John Heilemann’s New York magazine article about President Obama’s White House staff shake-up makes the Chicago mayoralty seem like just another Cabinet position. And it makes Rahm Emanuel’s resignation as chief of staff sound like a reassignment to City Hall.
Heilemann is the author of Game Change, the best-selling 2008 campaign journal. He’s working on a new book about Obama’s final election.
Heilemann’s article, which is the latest account of White House staffers blaming Emanuel for the administration’s disorganization, makes it clear that the chief of staff’s balls-out style had worn out its welcome in Washington. One of Obama’s goals for the second half of his first term, writes author John Heilemann, is “[t]o put behind his White House the frenetic, transactional, shambolic style of former chief of staff Rahm Emanuel.”
“Rahm always wanted to win the day, win the week, at the expense of a longer-term focus,” says a senior White House official. “So we’d set up a plan to drive the economic message for a week, and then something would happen, so we would switch and do something different. The legislative calendar was all over the place. Everything had a certain madhouse quality about it.”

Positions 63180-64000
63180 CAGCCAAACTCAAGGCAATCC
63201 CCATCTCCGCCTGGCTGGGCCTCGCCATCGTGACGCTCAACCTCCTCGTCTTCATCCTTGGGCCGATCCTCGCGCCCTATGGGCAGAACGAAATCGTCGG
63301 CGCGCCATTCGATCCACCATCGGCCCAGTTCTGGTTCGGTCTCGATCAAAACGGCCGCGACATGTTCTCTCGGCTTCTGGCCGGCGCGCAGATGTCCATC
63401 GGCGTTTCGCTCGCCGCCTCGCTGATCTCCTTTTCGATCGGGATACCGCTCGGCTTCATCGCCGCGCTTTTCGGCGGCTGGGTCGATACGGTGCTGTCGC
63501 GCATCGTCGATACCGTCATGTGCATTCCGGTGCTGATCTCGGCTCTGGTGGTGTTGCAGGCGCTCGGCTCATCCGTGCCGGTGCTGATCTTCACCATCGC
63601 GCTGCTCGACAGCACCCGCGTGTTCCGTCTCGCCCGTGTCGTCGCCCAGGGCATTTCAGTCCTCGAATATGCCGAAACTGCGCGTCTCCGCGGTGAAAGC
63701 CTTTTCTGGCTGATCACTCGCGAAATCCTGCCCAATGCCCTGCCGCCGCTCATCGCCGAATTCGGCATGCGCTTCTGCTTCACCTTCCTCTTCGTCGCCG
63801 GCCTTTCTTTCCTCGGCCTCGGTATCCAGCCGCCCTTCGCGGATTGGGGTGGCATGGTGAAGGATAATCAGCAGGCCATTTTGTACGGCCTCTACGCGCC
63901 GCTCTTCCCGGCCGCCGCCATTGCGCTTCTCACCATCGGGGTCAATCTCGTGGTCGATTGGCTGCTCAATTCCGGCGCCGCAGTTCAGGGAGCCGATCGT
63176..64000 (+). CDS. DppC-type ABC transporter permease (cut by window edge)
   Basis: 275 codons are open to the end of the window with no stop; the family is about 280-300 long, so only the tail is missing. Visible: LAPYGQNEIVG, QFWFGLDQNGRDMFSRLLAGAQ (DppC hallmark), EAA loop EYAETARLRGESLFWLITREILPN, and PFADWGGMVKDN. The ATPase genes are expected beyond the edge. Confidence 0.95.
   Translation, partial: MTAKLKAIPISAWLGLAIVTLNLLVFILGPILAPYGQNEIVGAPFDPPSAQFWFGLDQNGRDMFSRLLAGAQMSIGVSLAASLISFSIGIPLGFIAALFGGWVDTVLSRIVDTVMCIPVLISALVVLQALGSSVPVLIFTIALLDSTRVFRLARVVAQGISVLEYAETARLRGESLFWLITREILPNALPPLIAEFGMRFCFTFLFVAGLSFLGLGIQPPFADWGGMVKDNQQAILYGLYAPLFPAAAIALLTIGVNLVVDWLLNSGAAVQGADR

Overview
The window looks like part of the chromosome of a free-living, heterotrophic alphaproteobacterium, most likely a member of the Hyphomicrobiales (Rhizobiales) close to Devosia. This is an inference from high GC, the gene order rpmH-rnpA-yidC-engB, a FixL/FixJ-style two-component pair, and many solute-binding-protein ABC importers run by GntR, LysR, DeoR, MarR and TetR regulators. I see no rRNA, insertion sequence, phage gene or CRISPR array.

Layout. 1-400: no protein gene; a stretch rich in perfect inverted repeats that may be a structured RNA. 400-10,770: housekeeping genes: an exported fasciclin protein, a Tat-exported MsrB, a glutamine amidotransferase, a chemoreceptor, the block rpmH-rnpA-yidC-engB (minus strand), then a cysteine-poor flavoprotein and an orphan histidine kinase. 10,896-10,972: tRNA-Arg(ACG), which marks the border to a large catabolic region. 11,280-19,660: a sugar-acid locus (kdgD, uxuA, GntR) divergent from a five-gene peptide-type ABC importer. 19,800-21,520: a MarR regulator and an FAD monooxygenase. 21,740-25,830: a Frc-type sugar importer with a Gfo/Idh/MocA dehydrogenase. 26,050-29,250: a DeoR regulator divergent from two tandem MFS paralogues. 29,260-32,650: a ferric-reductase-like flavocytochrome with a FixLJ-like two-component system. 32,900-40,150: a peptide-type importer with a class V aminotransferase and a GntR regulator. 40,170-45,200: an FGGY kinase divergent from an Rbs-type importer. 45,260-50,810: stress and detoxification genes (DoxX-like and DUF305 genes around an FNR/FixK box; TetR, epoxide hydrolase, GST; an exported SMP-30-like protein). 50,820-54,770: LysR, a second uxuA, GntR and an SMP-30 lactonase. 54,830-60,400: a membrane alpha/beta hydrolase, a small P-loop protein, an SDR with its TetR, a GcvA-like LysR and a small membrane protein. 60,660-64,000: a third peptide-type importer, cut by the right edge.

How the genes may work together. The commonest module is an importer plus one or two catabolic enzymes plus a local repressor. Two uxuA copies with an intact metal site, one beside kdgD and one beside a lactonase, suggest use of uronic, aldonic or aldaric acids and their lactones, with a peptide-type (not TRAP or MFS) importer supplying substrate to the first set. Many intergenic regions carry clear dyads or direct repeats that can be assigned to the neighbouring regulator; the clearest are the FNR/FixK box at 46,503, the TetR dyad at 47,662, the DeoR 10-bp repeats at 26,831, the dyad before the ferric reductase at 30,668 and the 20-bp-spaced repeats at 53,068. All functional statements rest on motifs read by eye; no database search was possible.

Emanuel, who raising money for Mayor Daley while Obama was still in law school, is a bridge between the Daleys and the Obamanauts. The whole deal has worked out quite neatly: Mayor Daley decided to retire, giving Emanuel a reason to leave the White House. Emanuel then lobbied Obama to hire Daley’s brother, Bill, for the chief of staff’s job. Although they’re not saying it publicly, the Daleys are supporting Emanuel. And, according to Heilemann’s article, Emanuel “remains in constant e-mail contact with Obama.”
The article contrasts Emanuel’s style with the coolness of Bill Daley and David Plouffe, the 2008 campaign manager who is joining the White House as a senior advisor. Plouffe is replacing David Axelrod, who is moving back to Chicago to run Obama’s 2012 re-election campaign. Axelrod’s old communications firm, AKPD Message and Media LLC, has so far been paid $2.2 million to produce Emanuel’s TV spots.
Plouffe, even more than Daley, is the obverse of the former White House chief of staff: Calm, cool, and relentlessly collected, he is the anti-Rahm. It may be that Emanuel’s manic energy and deal-making prowess were essential to Obama’s achievements in the first two years; certainly the president believes that. But he also clearly feels that in the phase ahead, he needs more of the rigor and discipline that Plouffe can provide.
When Obama was elected president, we thought Chicago was taking over the Washington, D.C. Now, it seems there’s no clear line between the White House and City Hall.
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